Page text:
I successfully enrolled in the disability plan in anticipation for pregnancy, and like you I was a part-time employee. It is a rip-off, paying based on FT salary and receiving benefits based on PT salary. However, the benefits paid far outweighed the premiums paid, so I would recommend it.

Personally, I've only found one person at UC in the benefits area who knows anything, or is willing to find out the answer. I suggest calling other than your benefits person until you find someone who can help you.

And BTW, under the FMLA you continue to get your benefits, without having to make COBRA payments, but it doesn't provide for any salary payments.


I am also a part-time employee. I figured out that, for me, it just wasn't worth the amount of money I'd be paying into the plan relative to what I'd be getting out of it. The exception would be a completely catastrophic illness. However, since you are asking about whether or not it would be worth it specifically for prenancy, I'd guess probably not. If you know that you will be becoming pregnant soon (you can't already be pregnant to sign up), then it might be worth it to you for a few months of extra payments. Only you can figure this out, since you have to look at your salary, and the percentage of coverage you are getting, and how many weeks they would pay, and where the payment cap falls relative to your salary. It *is* very complex, and just one more huge hassle to deal with at this time. Dawn
Assuming the disability plan is semi-reasonable, you (and anyone on this list who is eligible) should absolutely sign up for disability insurance.

Disability insurance is arguably MORE important than life insurance. Consider the two situations: (a) if you're disabled then your family potentially needs money both to replace your lost income AND to support you in your disabled state [transiently if the disability will allow you to return to work; permanently if the disability will not allow you to work]; vs. (b) if you're dead, then your family loses your income and your role as a family leader but also is spared the cost of supporting you. Craig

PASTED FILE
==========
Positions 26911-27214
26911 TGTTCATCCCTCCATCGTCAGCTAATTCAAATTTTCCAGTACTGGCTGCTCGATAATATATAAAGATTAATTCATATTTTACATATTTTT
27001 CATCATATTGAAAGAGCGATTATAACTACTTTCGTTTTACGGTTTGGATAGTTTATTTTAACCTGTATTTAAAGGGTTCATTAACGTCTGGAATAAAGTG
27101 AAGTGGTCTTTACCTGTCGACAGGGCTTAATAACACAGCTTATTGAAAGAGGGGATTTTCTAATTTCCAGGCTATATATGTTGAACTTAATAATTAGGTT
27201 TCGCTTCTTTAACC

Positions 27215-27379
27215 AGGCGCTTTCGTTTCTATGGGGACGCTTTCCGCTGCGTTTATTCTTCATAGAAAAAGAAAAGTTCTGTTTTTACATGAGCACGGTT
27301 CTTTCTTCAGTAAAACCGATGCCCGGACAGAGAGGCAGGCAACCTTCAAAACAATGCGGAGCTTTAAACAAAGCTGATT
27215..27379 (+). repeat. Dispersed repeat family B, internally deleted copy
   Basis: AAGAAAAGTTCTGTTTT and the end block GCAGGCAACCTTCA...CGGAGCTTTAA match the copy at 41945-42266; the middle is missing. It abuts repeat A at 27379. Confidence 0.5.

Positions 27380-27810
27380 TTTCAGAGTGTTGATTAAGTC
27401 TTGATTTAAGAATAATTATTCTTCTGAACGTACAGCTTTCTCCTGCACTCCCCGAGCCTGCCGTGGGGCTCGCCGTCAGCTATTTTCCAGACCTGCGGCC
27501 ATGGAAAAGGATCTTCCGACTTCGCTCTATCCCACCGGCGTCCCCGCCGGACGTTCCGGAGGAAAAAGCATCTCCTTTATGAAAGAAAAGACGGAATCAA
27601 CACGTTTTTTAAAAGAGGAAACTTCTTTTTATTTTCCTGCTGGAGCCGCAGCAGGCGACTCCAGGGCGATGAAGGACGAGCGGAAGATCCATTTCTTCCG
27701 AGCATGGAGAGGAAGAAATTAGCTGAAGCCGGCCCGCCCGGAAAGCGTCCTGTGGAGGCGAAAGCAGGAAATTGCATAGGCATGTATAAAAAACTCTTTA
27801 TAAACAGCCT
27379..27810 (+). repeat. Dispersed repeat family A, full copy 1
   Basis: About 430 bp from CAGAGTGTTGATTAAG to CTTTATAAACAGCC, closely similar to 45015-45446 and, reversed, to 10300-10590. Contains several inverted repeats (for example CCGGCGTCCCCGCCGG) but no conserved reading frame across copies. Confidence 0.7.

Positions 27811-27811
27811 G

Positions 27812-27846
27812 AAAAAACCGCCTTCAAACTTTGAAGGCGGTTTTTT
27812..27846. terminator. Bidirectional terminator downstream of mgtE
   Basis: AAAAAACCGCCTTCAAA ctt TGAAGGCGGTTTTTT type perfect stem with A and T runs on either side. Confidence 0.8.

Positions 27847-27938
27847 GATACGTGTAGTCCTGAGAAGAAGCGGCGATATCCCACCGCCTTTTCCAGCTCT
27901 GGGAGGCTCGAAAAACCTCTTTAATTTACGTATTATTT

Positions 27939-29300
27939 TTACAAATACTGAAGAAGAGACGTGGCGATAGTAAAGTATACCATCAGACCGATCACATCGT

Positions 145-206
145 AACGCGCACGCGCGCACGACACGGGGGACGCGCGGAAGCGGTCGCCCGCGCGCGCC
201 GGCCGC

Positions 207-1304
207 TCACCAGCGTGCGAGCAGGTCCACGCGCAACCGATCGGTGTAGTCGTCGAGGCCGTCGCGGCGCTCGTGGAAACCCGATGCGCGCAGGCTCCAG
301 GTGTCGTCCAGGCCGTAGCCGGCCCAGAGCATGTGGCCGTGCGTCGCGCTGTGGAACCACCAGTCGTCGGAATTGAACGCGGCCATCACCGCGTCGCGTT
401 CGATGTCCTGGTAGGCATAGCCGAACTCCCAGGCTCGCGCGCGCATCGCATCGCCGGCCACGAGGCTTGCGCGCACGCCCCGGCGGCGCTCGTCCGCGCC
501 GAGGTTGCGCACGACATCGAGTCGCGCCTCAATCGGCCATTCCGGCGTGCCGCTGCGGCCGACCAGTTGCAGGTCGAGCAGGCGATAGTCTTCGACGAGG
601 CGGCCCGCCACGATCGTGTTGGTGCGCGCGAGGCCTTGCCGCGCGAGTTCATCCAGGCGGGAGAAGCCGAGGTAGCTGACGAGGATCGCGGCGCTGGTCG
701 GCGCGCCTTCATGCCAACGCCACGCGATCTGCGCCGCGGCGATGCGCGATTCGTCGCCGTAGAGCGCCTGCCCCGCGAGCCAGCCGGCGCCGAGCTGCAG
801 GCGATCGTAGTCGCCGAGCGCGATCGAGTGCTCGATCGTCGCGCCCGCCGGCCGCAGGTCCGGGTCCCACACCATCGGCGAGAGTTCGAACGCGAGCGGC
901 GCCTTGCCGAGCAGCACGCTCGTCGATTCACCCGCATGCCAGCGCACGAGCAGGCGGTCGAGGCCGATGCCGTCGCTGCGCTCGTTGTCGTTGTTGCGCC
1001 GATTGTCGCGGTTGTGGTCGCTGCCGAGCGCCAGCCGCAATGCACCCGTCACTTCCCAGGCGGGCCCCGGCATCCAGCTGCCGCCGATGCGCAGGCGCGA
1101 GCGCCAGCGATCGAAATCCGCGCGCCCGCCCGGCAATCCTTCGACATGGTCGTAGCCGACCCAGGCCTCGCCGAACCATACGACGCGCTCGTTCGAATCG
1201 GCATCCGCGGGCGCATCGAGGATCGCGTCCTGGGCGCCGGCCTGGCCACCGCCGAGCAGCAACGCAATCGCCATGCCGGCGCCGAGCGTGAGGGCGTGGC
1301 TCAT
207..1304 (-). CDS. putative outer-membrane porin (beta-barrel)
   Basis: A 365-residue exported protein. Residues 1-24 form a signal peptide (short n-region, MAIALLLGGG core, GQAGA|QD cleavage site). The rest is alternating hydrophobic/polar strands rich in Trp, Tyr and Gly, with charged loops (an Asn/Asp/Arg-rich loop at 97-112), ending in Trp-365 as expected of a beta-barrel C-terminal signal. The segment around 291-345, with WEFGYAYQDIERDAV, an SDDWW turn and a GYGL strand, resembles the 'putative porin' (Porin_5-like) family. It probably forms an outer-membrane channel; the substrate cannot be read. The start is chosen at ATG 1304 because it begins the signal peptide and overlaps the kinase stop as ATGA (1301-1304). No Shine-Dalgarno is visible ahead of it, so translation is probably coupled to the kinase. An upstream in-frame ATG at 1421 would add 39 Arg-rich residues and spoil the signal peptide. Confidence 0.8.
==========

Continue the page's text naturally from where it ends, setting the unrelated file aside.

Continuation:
I'm responding to the person asking for information on pregnancy disability. My first piece of advice is to talk to the Campus Benefits Office at 2-7053. They are the most qualified to explain all the procedures.

And my two cents about using the disability for pregnancy: While I think having disability coverage is important in general in case of accident/injury, etc. I didn't think it was worth it for maternity for myself. What with the waiting period, technicalities, and haviing a lot of sick leave and vacaton accumulated I received a fairly small amount, which covered less than 2 week's worth of pay. That was my experience in May of '96. The university has also changed disability carriers since then, so some people might have different experiences, but this was mine. Good luck in your decision! Suzanne


Although my story has nothing to do with maternity leave, I feel that it is a good example of a reason why this insurance is so important!!

A co-worker of mine hired 8 to 10 years ago and swears she was counseled by the dept. rep. to decline the Employee paid disability plan. Told her she wouldn't need it! Well, she is diabetic and has been off of work many times over the past years. This last time was 10 months. Because Employer paid disability only pays 55% of your salary and lasts no more than 6 months, once your through with that, there is no MONEY coming in at all!!! For 4 months, I think she has had to rely on relatives for support.